The University of Self Education [VIDEO]

“Formal education will make you a living, self education will make you a fortune…” – Jim Rohn

I have decided to make 2017 an epic year in my life. I’m really going to challenge myself. Physically, spiritually and professionally. One of things I love to do is read, and I think it’s obvious…I read a lot…..

However, as much as I love to read, do book reviews and talk about the awesome books I’ve read in my life…I strangely don’t think I do a good enough job at showcasing how important my self education has been in my life to others.

So I’m introducing something new for this blog and we’ll see where it goes.

It’s called the University of Self Education, and I’m the first student. I’m looking for others to join and enrol in this university and the curriculum will be as follows over our first year…

Every week, I will be doing an in depth book review of the book I am currently reading.

– First book will be ‘The Revenge of Analog‘ by David Sax

I know, I know…I already do book reviews, but one a month is pretty lazy on my part. I read much more than that, and it’s time to challenge myself to get uncomfortable. So every Sunday (tentative of the day lol) I’ll be post a review of the book that we will be reading in the University of Self Education πŸ˜‰

Who knows where this goes…

We might be onto something bigger than just a blog post, but no matter what if only ONE of you catches the self education bug from these reviews and posts, it’s worth it in my opinion. I cannot stress to you how important self education has been in my career and I truly want to scream at the top of my lungs for more people to get involved in reading.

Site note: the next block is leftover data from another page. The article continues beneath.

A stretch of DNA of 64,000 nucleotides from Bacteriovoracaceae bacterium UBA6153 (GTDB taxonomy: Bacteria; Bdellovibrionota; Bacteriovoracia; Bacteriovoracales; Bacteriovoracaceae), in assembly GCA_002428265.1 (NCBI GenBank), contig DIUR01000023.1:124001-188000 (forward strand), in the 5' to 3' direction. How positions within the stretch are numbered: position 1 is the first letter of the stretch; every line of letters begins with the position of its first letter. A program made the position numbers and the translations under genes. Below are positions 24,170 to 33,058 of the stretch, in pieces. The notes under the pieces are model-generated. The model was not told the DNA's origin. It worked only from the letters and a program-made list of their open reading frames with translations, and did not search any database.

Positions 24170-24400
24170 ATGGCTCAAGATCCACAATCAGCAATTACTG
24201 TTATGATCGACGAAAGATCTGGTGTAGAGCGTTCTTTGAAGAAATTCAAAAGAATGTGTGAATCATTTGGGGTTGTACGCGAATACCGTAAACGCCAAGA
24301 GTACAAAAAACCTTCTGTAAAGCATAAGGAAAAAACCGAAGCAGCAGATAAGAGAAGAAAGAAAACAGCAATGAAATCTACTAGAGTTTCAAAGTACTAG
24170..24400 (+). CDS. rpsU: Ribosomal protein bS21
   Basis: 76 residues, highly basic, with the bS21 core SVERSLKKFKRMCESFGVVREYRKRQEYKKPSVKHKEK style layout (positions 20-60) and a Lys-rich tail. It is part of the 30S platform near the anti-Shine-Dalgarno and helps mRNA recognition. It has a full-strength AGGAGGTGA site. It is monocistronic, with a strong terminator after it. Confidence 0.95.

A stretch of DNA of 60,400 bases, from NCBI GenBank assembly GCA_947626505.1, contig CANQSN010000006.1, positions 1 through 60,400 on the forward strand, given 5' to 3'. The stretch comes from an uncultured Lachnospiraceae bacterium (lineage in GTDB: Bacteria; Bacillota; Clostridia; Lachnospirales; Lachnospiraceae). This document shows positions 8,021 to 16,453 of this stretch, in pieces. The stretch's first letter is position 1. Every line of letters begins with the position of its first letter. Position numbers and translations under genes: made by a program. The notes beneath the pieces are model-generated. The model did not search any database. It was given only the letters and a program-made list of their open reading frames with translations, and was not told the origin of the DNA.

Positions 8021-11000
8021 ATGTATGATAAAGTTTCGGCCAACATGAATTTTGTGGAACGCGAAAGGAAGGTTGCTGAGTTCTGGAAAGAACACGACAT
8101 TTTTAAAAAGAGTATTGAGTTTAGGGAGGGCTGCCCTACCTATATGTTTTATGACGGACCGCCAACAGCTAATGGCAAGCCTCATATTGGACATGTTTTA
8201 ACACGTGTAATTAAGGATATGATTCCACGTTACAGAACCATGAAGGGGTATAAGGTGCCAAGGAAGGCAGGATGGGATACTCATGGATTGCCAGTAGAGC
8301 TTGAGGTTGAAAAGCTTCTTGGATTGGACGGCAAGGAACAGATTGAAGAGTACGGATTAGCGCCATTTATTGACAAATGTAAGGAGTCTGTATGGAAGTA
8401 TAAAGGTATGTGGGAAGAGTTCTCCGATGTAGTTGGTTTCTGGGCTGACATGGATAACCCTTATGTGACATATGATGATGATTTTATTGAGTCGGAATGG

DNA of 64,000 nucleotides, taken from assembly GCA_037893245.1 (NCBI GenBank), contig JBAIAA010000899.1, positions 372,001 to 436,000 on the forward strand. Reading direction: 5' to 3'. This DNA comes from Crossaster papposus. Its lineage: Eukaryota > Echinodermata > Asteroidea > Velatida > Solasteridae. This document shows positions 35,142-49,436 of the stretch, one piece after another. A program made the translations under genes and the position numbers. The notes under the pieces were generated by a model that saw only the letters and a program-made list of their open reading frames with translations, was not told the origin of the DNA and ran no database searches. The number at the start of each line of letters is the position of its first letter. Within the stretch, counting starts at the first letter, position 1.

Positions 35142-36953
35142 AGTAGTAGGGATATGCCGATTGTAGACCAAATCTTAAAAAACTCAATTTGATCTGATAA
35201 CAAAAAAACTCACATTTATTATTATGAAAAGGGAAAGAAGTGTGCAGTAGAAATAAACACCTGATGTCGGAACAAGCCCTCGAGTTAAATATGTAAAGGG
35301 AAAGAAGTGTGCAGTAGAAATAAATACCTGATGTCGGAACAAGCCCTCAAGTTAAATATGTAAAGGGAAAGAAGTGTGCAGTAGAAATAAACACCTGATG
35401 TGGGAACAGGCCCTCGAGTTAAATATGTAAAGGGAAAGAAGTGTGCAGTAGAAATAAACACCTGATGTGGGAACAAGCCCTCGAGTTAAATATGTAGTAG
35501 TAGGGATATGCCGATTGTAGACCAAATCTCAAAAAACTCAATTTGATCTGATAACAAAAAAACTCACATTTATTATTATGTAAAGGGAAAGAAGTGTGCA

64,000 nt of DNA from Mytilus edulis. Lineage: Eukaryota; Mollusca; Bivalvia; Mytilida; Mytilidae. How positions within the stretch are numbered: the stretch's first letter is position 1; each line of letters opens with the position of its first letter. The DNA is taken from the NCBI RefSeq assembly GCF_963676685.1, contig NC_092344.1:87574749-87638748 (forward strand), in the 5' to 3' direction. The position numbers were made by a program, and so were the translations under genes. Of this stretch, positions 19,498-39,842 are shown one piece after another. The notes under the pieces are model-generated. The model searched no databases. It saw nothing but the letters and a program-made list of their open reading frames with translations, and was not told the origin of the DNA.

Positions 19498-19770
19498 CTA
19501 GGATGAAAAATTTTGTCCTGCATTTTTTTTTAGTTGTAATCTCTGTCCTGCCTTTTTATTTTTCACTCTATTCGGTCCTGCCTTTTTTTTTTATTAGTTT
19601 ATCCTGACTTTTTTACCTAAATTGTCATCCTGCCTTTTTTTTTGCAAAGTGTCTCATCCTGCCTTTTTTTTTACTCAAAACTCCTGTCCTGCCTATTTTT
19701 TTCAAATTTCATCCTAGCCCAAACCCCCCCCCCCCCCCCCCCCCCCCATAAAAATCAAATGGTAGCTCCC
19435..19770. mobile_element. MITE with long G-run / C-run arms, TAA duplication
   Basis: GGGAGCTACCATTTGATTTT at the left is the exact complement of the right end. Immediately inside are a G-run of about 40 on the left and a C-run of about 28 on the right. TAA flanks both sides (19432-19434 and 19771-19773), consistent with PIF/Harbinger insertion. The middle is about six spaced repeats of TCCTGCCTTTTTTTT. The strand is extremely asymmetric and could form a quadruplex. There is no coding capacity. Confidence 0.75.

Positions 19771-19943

It will change your life…And let’s see the huge changes in all of our lives in 12 months from now, after all joining this new and exciting university πŸ™‚

15 thoughts to “The University of Self Education [VIDEO]”

  1. Excellent project Jon!

    I agree, self-education is critical to growth. If you want to move beyond where you are, you need the knowledge/ability to make it happen. What you knew yesterday may not get you far tomorrow.

    I spend a significant amount of my time doing research, reading publications, trying to expand my knowledge to give me an advantage in business. It pays HUGH benefits over time.

    I would add that “formal education” is the basis for expansion. You may not need a Doctorate, but you do need a basic understanding of the ideas/concepts discussed in whatever you are reading. If nothing else, start at the ‘beginning’ and take the time to learn what you need to develop your skills.

    Looking forward to where you take this. Opportunities abound for those willing to seek them out. This can be a great way to get that going!

    1. Never been a fan of formal education. I think it trains people to become obedient good citizens that work the 40-40-40 plan without disrupting the status quo…But that’s a whole other topic LOL

      1. Hi Jon, Dave Beaman here.

        I have a lot of formal education, having earned a doctorate, a master’s and a bachelor’s degree and later going to seminary for more formal education before going to Burundi, Africa as a missionary (my third career). They got me what I wanted at the time and I couldn’t have done it without the degrees. I don’t regret my education because the topics I studied cannot be learned solely through self-education and self-education wouldn’t have given me entrΓ© into what I wanted to do.